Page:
Despite the thousands of warnings telling us not to use the same password for every site, most of us use the same password, or a variation of that password on most websites
for the simple reason that multiple passwords are hard to remember. Since this practice is unlikely to change, the one password we do use must be a strong one.
One of the most interesting places to test a password's strength is howsecureismypassword.net. The process is easy: type in your password, and the site tells how much time it would take for a PC to calculate your password in a normal, brute-force attack where characters are generated randomly until the password is found.
Keep in mind that if you are using a single word as a password, the site's determination is inaccurate, since most likely a hacker will use a dictionary-based attack before a brute-force attack, meaning your serendipity will be found in seconds. Moral of the story: if you are using a one word password with no numbers added to it, find a new password. Quickly.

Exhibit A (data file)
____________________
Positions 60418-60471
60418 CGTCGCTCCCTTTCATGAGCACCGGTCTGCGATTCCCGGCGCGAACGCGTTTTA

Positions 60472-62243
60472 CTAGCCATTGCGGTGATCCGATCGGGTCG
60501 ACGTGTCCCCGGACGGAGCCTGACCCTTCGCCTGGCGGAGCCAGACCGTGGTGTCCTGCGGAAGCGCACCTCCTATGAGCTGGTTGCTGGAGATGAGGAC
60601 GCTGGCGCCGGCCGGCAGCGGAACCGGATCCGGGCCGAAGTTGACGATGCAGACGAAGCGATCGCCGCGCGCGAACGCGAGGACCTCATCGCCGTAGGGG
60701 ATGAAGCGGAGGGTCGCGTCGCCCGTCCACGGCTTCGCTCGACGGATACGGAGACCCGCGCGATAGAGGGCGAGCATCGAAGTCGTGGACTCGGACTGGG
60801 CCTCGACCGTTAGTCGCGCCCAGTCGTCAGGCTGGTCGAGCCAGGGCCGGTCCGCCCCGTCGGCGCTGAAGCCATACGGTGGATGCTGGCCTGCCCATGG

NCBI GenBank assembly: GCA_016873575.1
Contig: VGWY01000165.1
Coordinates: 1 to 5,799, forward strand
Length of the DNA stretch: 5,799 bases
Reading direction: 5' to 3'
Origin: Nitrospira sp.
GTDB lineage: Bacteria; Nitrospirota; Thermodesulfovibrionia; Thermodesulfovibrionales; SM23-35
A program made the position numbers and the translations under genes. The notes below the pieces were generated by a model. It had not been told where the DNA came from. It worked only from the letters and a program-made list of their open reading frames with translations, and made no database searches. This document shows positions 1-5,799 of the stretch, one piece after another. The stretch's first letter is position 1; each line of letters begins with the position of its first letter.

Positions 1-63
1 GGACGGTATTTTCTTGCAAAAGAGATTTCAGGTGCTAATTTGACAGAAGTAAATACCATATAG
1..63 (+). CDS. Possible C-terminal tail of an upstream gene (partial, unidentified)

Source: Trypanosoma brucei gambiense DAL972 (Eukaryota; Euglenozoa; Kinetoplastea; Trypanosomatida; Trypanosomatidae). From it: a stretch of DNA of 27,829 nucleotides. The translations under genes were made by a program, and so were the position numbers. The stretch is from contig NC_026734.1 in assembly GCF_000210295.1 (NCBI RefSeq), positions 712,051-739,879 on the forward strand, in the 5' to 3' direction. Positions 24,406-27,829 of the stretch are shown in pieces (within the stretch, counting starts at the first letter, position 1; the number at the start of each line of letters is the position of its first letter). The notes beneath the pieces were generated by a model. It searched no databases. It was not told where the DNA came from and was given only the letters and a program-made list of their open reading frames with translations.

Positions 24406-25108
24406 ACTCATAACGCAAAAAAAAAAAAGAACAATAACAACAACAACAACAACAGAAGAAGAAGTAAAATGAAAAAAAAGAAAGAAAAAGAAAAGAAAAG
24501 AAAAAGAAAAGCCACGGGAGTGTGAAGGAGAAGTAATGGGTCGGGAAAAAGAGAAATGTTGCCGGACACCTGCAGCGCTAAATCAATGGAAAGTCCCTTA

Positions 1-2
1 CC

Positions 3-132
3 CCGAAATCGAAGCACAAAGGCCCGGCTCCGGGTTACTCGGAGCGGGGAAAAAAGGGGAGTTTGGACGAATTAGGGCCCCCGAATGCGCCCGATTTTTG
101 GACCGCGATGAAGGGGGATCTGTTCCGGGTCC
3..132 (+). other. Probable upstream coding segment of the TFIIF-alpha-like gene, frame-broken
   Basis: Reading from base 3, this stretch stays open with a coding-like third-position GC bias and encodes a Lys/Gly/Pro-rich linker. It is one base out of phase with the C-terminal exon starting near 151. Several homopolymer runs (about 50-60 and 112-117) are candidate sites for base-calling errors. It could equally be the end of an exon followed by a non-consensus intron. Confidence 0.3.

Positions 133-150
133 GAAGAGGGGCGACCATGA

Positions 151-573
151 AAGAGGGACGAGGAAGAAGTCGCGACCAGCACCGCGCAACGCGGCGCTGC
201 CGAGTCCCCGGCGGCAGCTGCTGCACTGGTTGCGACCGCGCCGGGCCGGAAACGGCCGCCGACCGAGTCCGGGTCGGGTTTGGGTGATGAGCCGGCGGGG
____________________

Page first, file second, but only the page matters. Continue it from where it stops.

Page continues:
Another site that tests password strength is passwordmeter.com. Passwords are scored based on how many unique characters they use.
This rubric considers using a mixture of uppercase letters, lowercase letters, numbers and symbols the best way to thwart hackers. However, not all websites allow special characters like & and @, and many are not case sensitive.
Testyourpassword.com is one of the most useful of the ways to test passwords. Besides rating the strength of a password based on much of the same criteria as the other tests, Testyourpassword.com generates random passwords based on criteria you provide.
Once the password is generated, the strength tester rates it. Obviously, if the generated password is not strong, you should make corrections to the password until it is.
We tested the same password at each of these sites, with differing results. All of the testers agree, though: variation is key. Use at least an uppercase letter, a lowercase letter, special character and number in your password—and make it more than 8 characters long.
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LAST UPDATED 8/10/2010